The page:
Dir. by Brett Leonard - 1 hr. 46 min.
by Clayton Hollifield
I keep wavering on whether "Virtuosity" is a complete waste of time, or if it's just something okay that I shouldn't get all that worked up about. I think the reason that the "waste of time" thought keeps running through my head is that it was a decent idea with a decent cast, and yet nothing meaningful comes of it. But is that a useful way to think about a generic Hollywood movie? Does "Virtuosity" aspire to be anything more than something that occasionally looks cool and a unchallenging way to pass a couple of hours? Must everything be art? Or is it okay just to exist without any additional purpose?
Some software company is using prisoners to test out their virtual reality program (and the virtual characters within). Parker Barnes (Denzel Washington) and John Donovan (Costas Mandylor) are policeman, tracking down a serial killer named SID (Russell Crowe), but something goes wrong, and SID is able to actually kill Donovan. Parker is sent back to prison, and his whole "troubled past" thing comes out in whole pretty quickly, waiting only for Parker to get into a prison fight with a white supremacist buddy of Donovan's. And since this was made in the 1990s, the software people are complete sociopaths, and one of them figures out a way to make SID real, and sets him loose on Los Angeles. At this point, everyone figures that Parker is the only man who has any real experience with SID, so they bust him out of the pokey and give him back his badge, and he and this psychiatrist chick, Dr. Madison Carter (Kelly Lynch) team up to chase SID down.
The main positives here are that Denzel Washington is pretty good at what he does (acting, in case you wondered), and so is Russell Crowe. I don't remember ever having seen Crowe before "L.A. Confidential," and I'm not sure that his being the main villain made any difference to audiences back then, but even here Crowe is clearly a movie star just waiting to blow up. There's also quite a bit of gloss to this film, and you might consider the first chunk of "Virtuosity" to be a precursor to "Crank," in blending life and gaming in a feature film.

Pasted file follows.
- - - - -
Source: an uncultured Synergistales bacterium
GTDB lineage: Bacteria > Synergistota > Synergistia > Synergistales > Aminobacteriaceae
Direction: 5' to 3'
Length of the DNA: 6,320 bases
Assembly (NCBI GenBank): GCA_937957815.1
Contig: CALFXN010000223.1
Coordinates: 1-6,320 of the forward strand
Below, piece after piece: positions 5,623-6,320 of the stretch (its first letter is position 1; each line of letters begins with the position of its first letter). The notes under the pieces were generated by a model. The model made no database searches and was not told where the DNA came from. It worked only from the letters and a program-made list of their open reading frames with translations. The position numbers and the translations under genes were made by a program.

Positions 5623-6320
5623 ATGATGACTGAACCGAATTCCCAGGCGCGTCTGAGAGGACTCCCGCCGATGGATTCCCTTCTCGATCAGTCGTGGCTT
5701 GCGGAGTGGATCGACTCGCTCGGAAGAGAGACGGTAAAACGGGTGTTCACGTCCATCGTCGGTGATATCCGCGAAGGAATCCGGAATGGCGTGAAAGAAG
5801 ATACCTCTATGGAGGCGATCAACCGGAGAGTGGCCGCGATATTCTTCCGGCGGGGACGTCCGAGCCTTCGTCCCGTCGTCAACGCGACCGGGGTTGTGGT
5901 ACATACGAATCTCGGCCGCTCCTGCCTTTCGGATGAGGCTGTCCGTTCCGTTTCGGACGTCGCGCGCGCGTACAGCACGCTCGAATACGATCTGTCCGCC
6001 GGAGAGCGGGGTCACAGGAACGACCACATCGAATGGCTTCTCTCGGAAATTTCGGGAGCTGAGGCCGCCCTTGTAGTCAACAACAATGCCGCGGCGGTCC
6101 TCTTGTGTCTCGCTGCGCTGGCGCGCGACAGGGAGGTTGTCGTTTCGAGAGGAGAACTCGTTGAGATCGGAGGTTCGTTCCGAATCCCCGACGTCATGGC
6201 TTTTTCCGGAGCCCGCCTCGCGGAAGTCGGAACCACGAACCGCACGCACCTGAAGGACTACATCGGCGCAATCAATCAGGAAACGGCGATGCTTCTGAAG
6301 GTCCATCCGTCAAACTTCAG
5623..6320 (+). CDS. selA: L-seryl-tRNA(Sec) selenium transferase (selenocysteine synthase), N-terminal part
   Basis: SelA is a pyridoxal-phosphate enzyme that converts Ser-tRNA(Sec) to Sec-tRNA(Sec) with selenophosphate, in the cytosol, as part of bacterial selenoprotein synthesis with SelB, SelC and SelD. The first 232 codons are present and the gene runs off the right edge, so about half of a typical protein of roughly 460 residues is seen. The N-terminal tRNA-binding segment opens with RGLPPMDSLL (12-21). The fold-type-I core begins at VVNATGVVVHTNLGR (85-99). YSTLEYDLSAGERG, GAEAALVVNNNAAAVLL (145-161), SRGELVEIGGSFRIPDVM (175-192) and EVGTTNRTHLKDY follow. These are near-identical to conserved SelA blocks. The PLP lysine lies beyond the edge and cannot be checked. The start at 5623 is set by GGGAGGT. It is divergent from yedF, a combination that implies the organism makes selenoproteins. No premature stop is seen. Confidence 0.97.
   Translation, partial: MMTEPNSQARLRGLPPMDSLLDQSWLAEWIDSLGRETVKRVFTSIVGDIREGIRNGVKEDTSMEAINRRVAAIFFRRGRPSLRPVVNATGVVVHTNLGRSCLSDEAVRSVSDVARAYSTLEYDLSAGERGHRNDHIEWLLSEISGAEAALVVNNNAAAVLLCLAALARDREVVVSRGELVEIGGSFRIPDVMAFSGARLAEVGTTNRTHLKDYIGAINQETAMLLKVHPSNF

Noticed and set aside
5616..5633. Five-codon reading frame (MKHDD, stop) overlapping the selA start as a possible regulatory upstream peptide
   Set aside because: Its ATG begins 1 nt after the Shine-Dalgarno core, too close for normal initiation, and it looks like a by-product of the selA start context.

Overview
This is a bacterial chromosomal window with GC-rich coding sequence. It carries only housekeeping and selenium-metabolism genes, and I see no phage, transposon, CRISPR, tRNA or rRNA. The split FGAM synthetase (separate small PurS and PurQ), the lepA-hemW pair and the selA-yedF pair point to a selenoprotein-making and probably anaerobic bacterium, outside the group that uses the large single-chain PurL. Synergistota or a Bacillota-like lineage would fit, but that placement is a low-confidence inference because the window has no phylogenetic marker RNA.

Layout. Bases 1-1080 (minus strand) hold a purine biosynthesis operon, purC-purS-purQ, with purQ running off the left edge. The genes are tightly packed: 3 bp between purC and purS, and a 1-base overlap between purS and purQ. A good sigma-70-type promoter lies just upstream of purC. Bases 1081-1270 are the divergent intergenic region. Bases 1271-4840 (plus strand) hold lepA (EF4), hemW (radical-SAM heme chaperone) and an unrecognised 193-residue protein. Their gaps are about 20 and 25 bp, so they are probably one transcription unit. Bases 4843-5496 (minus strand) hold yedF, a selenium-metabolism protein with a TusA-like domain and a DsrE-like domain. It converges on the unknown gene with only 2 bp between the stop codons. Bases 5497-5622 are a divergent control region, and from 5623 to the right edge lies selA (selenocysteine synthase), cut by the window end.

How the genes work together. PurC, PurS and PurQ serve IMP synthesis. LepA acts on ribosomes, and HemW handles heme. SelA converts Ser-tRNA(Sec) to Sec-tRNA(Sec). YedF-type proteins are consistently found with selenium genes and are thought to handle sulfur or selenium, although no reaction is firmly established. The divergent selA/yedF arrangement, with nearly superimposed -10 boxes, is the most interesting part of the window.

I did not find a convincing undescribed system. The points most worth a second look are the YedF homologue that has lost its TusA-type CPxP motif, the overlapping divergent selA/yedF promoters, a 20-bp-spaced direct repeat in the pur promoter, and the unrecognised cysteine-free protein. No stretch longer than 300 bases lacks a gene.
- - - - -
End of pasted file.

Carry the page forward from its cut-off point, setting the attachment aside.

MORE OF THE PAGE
Unlike a lot of computer movies, the computer-y stuff is pretty much contained to the first act, after which the movie turns into a more conventional pursuit film. There's a lot of technobabble, and other than SID letting you know that his character is 50 terabytes big, there aren't many of those oh-so-fun "you think 1.44 MB is a lot of storage?!?" moments to be found. If you're looking for a digital slice of the times, there isn't much in that vein, either. There is a club scene that offers some fun visuals (if you know what "smart drugs" are, or went to Lollapalooza when it still toured, it's pretty fun). There's also an early UFC appearance, although I'm not sure the filmmakers really understood how UFC worked, as there were always four men inside the cage, and I'm not sure that UFC has ever fully embraced the idea of tag-team ultimate fighting. The idea of crossing the barrier between reality and virtual reality is a very 90's idea, although it's not meaningfully explored here, it's just an excuse to let loose a flashy, amoral serial killer. And, of course, being a mid-90s film, even though it pulled an R-rating, there's nothing in the way of sexuality presented (or even a little bit of playfulness). The lead actress, Kelly Lynch, plays the entire movie in a boxy gray pantsuit, and even though Traci Lords has a cameo in the club scene, she's covered neck-to-toe (in latex, but wasn't that really the latex-covered era?).
But then, I have to balance the decent performances from the lead actors and decent idea with the fact that there's not really anything about "Virtuosity" that isn't completely stock (TM Lars Ulrich). The story is pretty straightforward, there's no real chemistry between the male and female leads, and the only butt they show is Russell Crowe's, in a bout of nude tai chi in a computer lab. The execution is solid (although the swoopy pointless helicopter shot at the very end pissed me off in it's needlessness), but for what? I've certainly enjoyed dumb films before, as well as ones that weren't very ambitious. But usually, that's offset by some kind of charm, the kind of charm that "Virtuosity" lacks. Denzel broods, Crowe struts (to a Bee Gee's song once, through a swap meet, which was pretty awesome), Kelly Lynch doesn't do a lot other than look gray and formless. I know that theoretically I'm supposed to want to see the bad guy receive justice, but I mostly didn't (and not because I was rooting for SID, but just because I didn't care a lot one way or another). Being roused to ambivalence is probably not the exact result that the people who made "Virtuosity" was aiming for.
1.5 / 5 - TV (HD)